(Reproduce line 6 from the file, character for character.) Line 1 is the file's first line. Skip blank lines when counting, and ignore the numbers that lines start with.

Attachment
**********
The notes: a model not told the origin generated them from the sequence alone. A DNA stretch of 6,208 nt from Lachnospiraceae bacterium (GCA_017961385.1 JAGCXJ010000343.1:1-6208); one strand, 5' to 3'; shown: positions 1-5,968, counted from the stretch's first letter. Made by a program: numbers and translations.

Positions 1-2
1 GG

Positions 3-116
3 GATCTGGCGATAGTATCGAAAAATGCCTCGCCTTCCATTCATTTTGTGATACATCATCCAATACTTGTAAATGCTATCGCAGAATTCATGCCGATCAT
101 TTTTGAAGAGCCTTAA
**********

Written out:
101 TTTTGAAGAGCCTTAA